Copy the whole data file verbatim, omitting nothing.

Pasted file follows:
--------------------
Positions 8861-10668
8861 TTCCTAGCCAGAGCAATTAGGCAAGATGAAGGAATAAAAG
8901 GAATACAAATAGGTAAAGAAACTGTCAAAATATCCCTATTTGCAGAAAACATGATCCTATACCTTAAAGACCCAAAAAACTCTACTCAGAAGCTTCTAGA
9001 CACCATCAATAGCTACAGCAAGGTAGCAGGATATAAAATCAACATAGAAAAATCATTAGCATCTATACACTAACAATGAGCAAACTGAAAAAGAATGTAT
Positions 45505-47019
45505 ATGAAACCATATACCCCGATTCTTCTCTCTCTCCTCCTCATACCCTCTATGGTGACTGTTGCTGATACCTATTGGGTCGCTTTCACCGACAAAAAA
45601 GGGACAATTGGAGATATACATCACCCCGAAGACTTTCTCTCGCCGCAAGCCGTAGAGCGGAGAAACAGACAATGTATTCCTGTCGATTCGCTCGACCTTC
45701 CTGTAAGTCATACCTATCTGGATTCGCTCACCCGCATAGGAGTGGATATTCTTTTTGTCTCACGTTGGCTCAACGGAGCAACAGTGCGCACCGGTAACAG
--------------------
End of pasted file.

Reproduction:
Positions 8861-10668
8861 TTCCTAGCCAGAGCAATTAGGCAAGATGAAGGAATAAAAG
8901 GAATACAAATAGGTAAAGAAACTGTCAAAATATCCCTATTTGCAGAAAACATGATCCTATACCTTAAAGACCCAAAAAACTCTACTCAGAAGCTTCTAGA
9001 CACCATCAATAGCTACAGCAAGGTAGCAGGATATAAAATCAACATAGAAAAATCATTAGCATCTATACACTAACAATGAGCAAACTGAAAAAGAATGTAT
Positions 45505-47019
45505 ATGAAACCATATACCCCGATTCTTCTCTCTCTCCTCCTCATACCCTCTATGGTGACTGTTGCTGATACCTATTGGGTCGCTTTCACCGACAAAAAA
45601 GGGACAATTGGAGATATACATCACCCCGAAGACTTTCTCTCGCCGCAAGCCGTAGAGCGGAGAAACAGACAATGTATTCCTGTCGATTCGCTCGACCTTC
45701 CTGTAAGTCATACCTATCTGGATTCGCTCACCCGCATAGGAGTGGATATTCTTTTTGTCTCACGTTGGCTCAACGGAGCAACAGTGCGCACCGGTAACAG